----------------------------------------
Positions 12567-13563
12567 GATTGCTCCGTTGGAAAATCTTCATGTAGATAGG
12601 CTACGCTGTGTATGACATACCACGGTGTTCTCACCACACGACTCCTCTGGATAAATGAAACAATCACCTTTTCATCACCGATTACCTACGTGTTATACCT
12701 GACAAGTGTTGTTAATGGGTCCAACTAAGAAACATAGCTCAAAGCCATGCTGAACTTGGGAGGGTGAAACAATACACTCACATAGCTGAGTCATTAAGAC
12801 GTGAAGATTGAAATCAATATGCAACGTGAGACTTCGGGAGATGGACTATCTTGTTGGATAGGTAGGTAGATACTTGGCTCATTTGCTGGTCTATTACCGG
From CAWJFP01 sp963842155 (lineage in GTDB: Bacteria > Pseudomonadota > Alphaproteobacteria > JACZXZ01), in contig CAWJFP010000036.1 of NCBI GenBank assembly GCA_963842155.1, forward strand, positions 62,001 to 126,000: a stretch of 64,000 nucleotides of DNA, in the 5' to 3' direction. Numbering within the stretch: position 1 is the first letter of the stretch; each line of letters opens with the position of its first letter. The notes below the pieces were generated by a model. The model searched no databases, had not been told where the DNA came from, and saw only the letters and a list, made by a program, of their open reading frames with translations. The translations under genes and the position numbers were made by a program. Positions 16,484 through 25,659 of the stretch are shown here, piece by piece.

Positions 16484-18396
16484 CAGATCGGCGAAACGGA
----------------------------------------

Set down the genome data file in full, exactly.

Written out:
Positions 12567-13563
12567 GATTGCTCCGTTGGAAAATCTTCATGTAGATAGG
12601 CTACGCTGTGTATGACATACCACGGTGTTCTCACCACACGACTCCTCTGGATAAATGAAACAATCACCTTTTCATCACCGATTACCTACGTGTTATACCT
12701 GACAAGTGTTGTTAATGGGTCCAACTAAGAAACATAGCTCAAAGCCATGCTGAACTTGGGAGGGTGAAACAATACACTCACATAGCTGAGTCATTAAGAC
12801 GTGAAGATTGAAATCAATATGCAACGTGAGACTTCGGGAGATGGACTATCTTGTTGGATAGGTAGGTAGATACTTGGCTCATTTGCTGGTCTATTACCGG
From CAWJFP01 sp963842155 (lineage in GTDB: Bacteria > Pseudomonadota > Alphaproteobacteria > JACZXZ01), in contig CAWJFP010000036.1 of NCBI GenBank assembly GCA_963842155.1, forward strand, positions 62,001 to 126,000: a stretch of 64,000 nucleotides of DNA, in the 5' to 3' direction. Numbering within the stretch: position 1 is the first letter of the stretch; each line of letters opens with the position of its first letter. The notes below the pieces were generated by a model. The model searched no databases, had not been told where the DNA came from, and saw only the letters and a list, made by a program, of their open reading frames with translations. The translations under genes and the position numbers were made by a program. Positions 16,484 through 25,659 of the stretch are shown here, piece by piece.

Positions 16484-18396
16484 CAGATCGGCGAAACGGA